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Gold Panning Excursion

Yale Citizens in the Gold Rush Era

Gold Miner's Glossaries

You be the Judge...

Thompson River First Nations

Kid's Section

The Gold Panning Activity

Find out about the technique of placer mining used during the gold rush period and implement a great hands-on activity for your students!

To experience the hardships involved with placer mining techniques; one such technique is gold panning. After the outdoors experience, have the class reflect on various Prescribed Learning Outcomes (listed below.)

Prescribed Learning Outcomes:
BC Grade 5 Social Studies Curriculum: Economy and Technology:
It is expected that students will:
  • analyze the relationship between the development of communities and their available natural resources
  • explain how supply and demand are affected by population and the availability of resources
  • analyze factors that influence use and development of transportation and communication systems in different regions of Canada
  • analyze the impact of modern technology on lifestyle and work
  • analyze how people are influenced by and influence mass media messages
  • natural resources have influenced and been influenced by development of communities, transportation, and communications. Using a variety of sources, students begin to understand how technology affects economies and lifestyles.
    BC Grade 10 Social Studies IRP: Economy and Technology: (Canada from 1815 to 1914) It is expected that students will:
  • identify factors that contribute to the economy of British Columbia

Group Size: Pairs or small groups of 3 or 4

Pre-Procedure & Materials:
  1. The five days prior to the event: use a non-water-soluble gold paint and paint very dense materials such as small pieces of lead to resemble gold nuggets.
  2. Four days prior to event: obtain a large amount of string. Objects you should take with you include a first aid kit, camera, and a gold pan (any type of metal or foil pie plate), writing utensil, clipboard, and tissues. Also a bag of treats (jelly beans, hard wrapped candies, etc.,) for all to enjoy after the expedition. Putting all these items in an easily accesible back pack will keep your arms free.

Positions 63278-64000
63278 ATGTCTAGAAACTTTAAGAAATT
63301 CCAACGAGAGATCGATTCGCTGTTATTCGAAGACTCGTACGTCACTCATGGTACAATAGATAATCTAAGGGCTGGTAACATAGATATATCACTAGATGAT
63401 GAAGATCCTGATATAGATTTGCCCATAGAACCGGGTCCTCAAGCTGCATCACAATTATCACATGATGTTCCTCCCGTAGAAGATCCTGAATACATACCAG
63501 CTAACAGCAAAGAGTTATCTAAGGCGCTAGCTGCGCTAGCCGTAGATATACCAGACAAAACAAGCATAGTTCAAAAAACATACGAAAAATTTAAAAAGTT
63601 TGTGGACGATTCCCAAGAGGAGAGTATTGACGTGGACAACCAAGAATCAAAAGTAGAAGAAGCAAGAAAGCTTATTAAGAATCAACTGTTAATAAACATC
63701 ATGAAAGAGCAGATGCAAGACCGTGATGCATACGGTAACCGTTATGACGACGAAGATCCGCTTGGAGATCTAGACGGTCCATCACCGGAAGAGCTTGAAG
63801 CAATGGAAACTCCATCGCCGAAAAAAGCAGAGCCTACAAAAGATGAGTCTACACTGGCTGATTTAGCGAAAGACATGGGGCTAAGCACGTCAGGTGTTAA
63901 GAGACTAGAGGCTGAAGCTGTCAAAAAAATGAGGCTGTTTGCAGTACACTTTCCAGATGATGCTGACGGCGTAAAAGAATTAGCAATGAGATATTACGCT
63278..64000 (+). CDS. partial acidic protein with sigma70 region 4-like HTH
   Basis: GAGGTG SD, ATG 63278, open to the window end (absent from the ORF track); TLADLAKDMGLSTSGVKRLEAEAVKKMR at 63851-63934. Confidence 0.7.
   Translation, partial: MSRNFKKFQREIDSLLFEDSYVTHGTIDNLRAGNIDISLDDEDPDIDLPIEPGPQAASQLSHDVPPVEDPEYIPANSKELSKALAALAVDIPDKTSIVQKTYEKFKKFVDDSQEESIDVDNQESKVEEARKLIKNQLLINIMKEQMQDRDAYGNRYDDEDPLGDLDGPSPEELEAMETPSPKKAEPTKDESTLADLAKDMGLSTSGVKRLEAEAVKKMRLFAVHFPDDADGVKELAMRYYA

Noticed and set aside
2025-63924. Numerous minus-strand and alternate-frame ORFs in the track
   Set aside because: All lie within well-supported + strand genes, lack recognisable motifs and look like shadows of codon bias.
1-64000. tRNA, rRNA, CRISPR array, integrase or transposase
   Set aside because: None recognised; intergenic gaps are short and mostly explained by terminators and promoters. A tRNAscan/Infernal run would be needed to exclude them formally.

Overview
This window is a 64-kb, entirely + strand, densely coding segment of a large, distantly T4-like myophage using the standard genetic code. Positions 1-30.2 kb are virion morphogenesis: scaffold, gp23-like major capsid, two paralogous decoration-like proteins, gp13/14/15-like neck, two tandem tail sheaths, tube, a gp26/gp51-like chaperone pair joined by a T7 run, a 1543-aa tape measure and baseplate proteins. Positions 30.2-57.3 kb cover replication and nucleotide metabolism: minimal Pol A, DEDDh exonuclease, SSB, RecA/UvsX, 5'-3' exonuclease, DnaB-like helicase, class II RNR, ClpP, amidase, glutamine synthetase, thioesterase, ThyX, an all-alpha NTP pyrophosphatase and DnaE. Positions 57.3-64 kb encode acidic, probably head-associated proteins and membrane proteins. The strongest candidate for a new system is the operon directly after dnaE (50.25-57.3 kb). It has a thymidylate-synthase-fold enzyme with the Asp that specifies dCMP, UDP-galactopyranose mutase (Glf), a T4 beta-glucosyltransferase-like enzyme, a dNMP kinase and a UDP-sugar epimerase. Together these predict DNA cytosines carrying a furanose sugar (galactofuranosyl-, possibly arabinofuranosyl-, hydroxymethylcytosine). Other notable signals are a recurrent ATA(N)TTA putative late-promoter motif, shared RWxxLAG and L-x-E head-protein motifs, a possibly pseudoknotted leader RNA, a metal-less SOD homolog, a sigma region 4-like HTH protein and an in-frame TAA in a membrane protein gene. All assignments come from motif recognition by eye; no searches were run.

Spend some time developing a list of equipment with students that they will need when prospecting. Students will need a gold pan, four stakes or tent pegs (if not available use any other fairly sturdy straight object), a bag lunch and water bottle if required, sunscreen if hot.
  3. Day previous: Get students to bring in their packs with required supplies. At this point they should have their 'stakes' tied together with the string and each section of string should be no greater than one meter length. Get them to wrap the string and stakes neatly together to be placed in their packs. You (the teacher) plant the 'nuggets' at your chosen location either just below the water level or at the water level along the river bank. You'll also need to make a bird's eye map of the area so you can record where each claim is staked and who is in the claim.
  1. Day of trip: Check everyone has their supplies.
  2. Reach location. Basic instructions include;
    • method of panning (to be demonstrated by the teacher see below)
    • boundary of gold panning area
    • allowable size of staked area
    • general area where nuggets 'may' be found along stream bank
  3. Once each claim has been made, have claimant tell you where they have staked their claim. Place this location on your bird's eye map. Students must remain inside their claim and pan only inside their claim. Once panning is under way take lots of photos.
  4. Once panning is complete count up each persons nuggets to determine who panned the most. (Find any missing nuggets at this time.)

  • Lead a discussion to question the method used by the students who panned effectively. Was it different than their methods? Where they using a grid pattern across their claim? Where they going deeper?
  • Have students research other methods of placer mining and create small scale models.
  • Bulletin Board: Post all photos taken at the gold panning event with a brief write up explaining what is going on, for parents, teachers and other classes to see.

How to pan for gold:
  1. Fill your pan half full of gravel from the stream bed/bank.
  2. Using water from the stream, dip your pan into the river bringing the water level over the layer of rock.
  3. Holding your pan on either side, swirl the water in the pan by moving your arms in circular motions. The water should spill over the sides of the pan taking with it fine particles of mud and sand.
  4. As you start to lose your water replenish it from the stream. You can pick out the larger particles of rock or simply tip your pan while swirling so they will fall out of the pan. make sure not to dump your entire pan otherwise you will lose all your potential nuggets!
  5. Repeat 3 and 4 until you have only glittering pieces of gold left in your pan. If nothing is left in your pan you may have swirled your water a little too much, or tilted you pan too much, or been panning in an area without any gold, so move on!

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Last updated 31 August 1998.
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